Pepco, Washington Gas and other utilities say they plan to pass on to customers the money they’ll save in paying lower corporate income taxes under the federal tax law that took effect Jan. 1.

The Republican-sponsored legislation signed by President Trump on Dec. 22 cut the federal corporate income tax rate to 21 percent from 35 percent.

Customers probably will see smaller-than-anticipated increases in gas and electricity rates or credits on their bills, utility and state officials said.

The tax cut affects only private utility companies. Government-operated utilities, such as D.C. Water and the Washington Suburban Sanitary Commission, do not pay federal corporate income taxes.

Washington Gas officials say they plan to pass on an estimated $34 million in annual tax savings in the rates charged to 1.1 million customers in the District, Maryland and Virginia. The lower rates would kick in early this year, the company said.

Dominion Energy, Virginia’s largest utility, with 2.5 million customers, is evaluating the impact of the corporate tax cut and “how it might benefit our customers,” spokesman Chuck Penn said.

But consumer advocates said utilities across the United States must pass the tax savings to their customers because taxes are part of the “cost of service” that utilities are permitted to offset in the rates that state regulators approve. If those costs fall, consumer advocates said, so too must customers’ bills.

In the District and at least nine states, including Virginia and Maryland, commissions that regulate utility rates have said they are exploring how customers can reap the benefits of the corporate tax cuts.

Sandra Mattavous-Frye, the D.C. People’s Counsel, a city government official who represents the interests of utility customers, said that taxpaying utilities are required to pass on those savings, as they did after the last federal tax cut.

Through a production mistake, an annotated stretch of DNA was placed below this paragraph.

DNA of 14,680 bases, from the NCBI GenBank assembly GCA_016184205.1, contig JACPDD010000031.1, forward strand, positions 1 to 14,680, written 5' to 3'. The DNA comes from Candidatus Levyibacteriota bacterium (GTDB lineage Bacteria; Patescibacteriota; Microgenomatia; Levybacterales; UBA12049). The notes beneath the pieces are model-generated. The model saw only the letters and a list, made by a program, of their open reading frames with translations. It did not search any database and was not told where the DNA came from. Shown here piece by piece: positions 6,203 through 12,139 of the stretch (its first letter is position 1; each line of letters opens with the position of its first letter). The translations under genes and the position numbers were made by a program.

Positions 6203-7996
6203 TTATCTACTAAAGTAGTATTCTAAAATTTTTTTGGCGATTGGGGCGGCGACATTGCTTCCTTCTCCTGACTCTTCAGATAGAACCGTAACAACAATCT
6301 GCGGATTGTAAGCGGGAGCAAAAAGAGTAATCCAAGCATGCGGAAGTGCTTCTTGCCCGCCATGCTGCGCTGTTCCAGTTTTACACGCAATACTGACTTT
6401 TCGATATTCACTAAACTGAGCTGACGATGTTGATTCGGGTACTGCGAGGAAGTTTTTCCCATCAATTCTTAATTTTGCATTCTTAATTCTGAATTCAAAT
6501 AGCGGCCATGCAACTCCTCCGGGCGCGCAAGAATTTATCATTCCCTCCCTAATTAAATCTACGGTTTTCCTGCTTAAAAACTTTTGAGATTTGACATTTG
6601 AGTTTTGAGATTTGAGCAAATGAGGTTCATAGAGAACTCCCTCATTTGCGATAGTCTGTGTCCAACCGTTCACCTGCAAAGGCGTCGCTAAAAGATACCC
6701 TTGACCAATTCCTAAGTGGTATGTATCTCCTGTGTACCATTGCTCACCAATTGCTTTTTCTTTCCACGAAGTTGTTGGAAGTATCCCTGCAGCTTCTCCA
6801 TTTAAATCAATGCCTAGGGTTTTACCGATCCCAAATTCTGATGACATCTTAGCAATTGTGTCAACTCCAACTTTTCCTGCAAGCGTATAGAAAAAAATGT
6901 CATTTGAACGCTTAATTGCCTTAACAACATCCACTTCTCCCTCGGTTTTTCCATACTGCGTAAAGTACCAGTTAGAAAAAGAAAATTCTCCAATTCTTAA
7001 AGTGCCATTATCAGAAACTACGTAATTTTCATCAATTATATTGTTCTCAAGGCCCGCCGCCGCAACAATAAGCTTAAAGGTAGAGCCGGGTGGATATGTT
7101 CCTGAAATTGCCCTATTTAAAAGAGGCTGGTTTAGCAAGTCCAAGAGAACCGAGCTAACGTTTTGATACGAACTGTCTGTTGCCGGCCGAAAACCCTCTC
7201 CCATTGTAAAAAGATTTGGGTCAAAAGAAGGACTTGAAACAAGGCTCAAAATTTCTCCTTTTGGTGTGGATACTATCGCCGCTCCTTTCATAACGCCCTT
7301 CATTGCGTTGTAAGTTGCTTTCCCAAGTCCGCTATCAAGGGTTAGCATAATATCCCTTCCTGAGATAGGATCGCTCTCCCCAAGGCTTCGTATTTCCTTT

“It’s not a whether,” Mattavous-Frye said. “It’s a when and how much.”

For example, she said, Pepco recently proposed increasing rates in the District to generate an additional $66.2 million. That proposed increase in rates — Pepco has said it would raise the typical residential customer’s bill by 9.24 percent, or about $7.54, monthly — must be reduced to reflect the tax savings, she said.

Pepco officials have said they plan to do so in early February. The utility also has proposed increasing rates in Maryland to generate $41 million, which it says it needs to cover work done last year to modernize its system.

The utility has nearly 1 million customers in the District and Maryland.

Pepco began making contact with local regulators just after the tax law was passed, said Kevin McGowan, Pepco’s vice president for regulatory policy and strategy.

“We wanted to make sure they were aware we were working on this . . . to provide benefits back to our customers,” McGowan said.

The Maryland Public Service Commission anticipates ordering utilities to explain how they plan to return the tax savings to customers “as soon as possible,” spokeswoman Tori Leonard said.

Paula M. Carmody, Maryland’s people’s counsel, said the issue is simple.

“The tax rate has been reduced,” she said. “Customers have been paying for them as part of their utility rates. It’s important to reduce those rates so customers get the benefit of that tax reduction.”

In Virginia, the State Corporation Commission has ordered all private utilities in the state to compute their tax savings under the new law.